As tensions rise, pro-Palestinian student-led encampments are spreading across American university campuses. Despite disciplinary measures and police involvement, the demonstrations show no signs of stopping. Encampments have started at at least a dozen campuses, as student protesters demand for their universities to divest from companies that benefit from the Israeli occupation.

On Monday morning, police arrested at least 45 students at Yale University on trespassing charges. A similar scene occurred at another university, when school officials invited cops to arrest more than 100 protesters. Columbia University and Barnard College subsequently suspended dozens of students, citing safety concerns. The NYPD maintained that protesters were peaceful upon arresting them. Barnard College students, including Ilhan Omar’s daughter—Isra Hirsi—lost access to campus housing and meal plans.

“I really am in limbo. We don’t know when we’ll be let back in,” Hirsi says. She has been feeling overwhelmed and sad that she is “stuck on the outside” but notes that she was aware of the risks. “I felt like I had to take a stand,” she says. Hirsi is also feeling inspired by the many universities starting encampments. “It’s not a Columbia moment. It’s a moment for everybody,” she says. “It’s important for all of us as students at prestigious universities to really shed light on what is going on.”

The White House condemned antisemitism on college campuses in a statement on but did not not elaborate on particular institutions or incidents. “Even in recent days, we’ve seen harassment and calls for violence against Jews,” said President Joe Biden. “This blatant antisemitism is reprehensible and dangerous–and it has absolutely no place on college campuses, or anywhere in our country.”

Columbia University Apartheid Divest, a coalition of student organizations leading protests, pushed back against antisemitism allegations. “We are frustrated by media distractions focusing on inflammatory individuals who do not represent us,” they said. “We firmly reject any form of hate or bigotry and stand vigilant against non-students attempting to disrupt the solidarity being forged among students—Palestinian, Muslim, Arab, Jewish, Black, and pro-Palestinian classmates and colleagues who represent the full diversity of our country.”

The encampments are the latest in a wave of disruptive protests calling attention to what they see as a genocide. Previous demonstrations have temporarily shut down bridges, train stations and airports in protest of Israel’s ongoing assault on Gaza, following Hamas’ Oct. 7 attack. (Israel has killed more than 34,000 Palestinians, according to Gaza’s health ministry; over the weekend, officials said that airstrikes on Rafah killed 22 people, including 18 children. Gaza’s Civil Defense workers also recently reported a morgue with nearly 300 bodies at a hospital in Southern Gaza. The Hamas attack killed about 1,200 people and took 240 people hostage—of which more than 100 have been released.)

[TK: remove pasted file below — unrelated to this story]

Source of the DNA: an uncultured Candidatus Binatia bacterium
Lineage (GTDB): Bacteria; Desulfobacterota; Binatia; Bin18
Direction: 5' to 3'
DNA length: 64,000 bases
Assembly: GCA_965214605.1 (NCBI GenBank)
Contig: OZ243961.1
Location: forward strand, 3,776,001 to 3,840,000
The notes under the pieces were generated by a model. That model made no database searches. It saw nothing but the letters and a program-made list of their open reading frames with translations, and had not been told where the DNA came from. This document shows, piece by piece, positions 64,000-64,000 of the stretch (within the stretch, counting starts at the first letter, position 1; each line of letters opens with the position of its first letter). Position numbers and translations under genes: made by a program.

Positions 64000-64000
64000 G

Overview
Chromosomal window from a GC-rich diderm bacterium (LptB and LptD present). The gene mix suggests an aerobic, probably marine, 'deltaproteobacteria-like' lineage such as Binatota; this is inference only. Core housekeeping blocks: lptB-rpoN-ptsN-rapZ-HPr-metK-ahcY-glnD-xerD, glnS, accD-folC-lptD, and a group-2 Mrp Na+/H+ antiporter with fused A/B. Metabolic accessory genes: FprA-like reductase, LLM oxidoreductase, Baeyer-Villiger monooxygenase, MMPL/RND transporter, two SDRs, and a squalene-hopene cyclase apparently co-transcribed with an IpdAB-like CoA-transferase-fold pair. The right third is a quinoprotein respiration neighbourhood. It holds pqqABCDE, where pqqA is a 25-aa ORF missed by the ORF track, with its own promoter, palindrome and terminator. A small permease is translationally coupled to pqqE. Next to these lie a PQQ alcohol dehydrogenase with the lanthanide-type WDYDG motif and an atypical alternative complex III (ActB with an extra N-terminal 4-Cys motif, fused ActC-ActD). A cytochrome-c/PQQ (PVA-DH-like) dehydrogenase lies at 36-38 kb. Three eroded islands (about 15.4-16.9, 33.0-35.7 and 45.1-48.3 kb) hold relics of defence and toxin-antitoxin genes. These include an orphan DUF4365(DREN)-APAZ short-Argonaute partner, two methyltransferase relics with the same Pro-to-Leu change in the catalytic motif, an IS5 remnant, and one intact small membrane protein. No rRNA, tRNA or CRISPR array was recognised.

Columbia University

On Monday, dozens of Columbia University faculty walked out to protest the arrest and suspension of students. “While we as a faculty disagree about the relevant political issues and express no opinion on the merits of the protest, we are writing to urge respect for basic rule-of-law values that ought to govern our University,” they said in a letter.

Inside Columbia’s campus gates, the encampment has been relatively calm. On Friday, Jewish students led a Shabbat service. Later on, protesters surrounded their Muslim peers with blankets while they prayed to give them privacy. They held teach-ins, including one on antisemitism. Students chanted protest slogans, danced and watched movies. Some brought their pets.

Ilhan Omar’s daughter, Isra Hirsi, stressed that organizers have “made it pretty clear” that their focus is on “the genocide and actions of the Israeli government.” Generalizing protests as antisemitic is also “disrespectful” to the many Jewish activists who are part of the movement, she says. “There are folks who will intertwine their identity with the government and there’s not much we can do about that,” she says. “All I have seen from that camp is beautiful acts of solidarity.”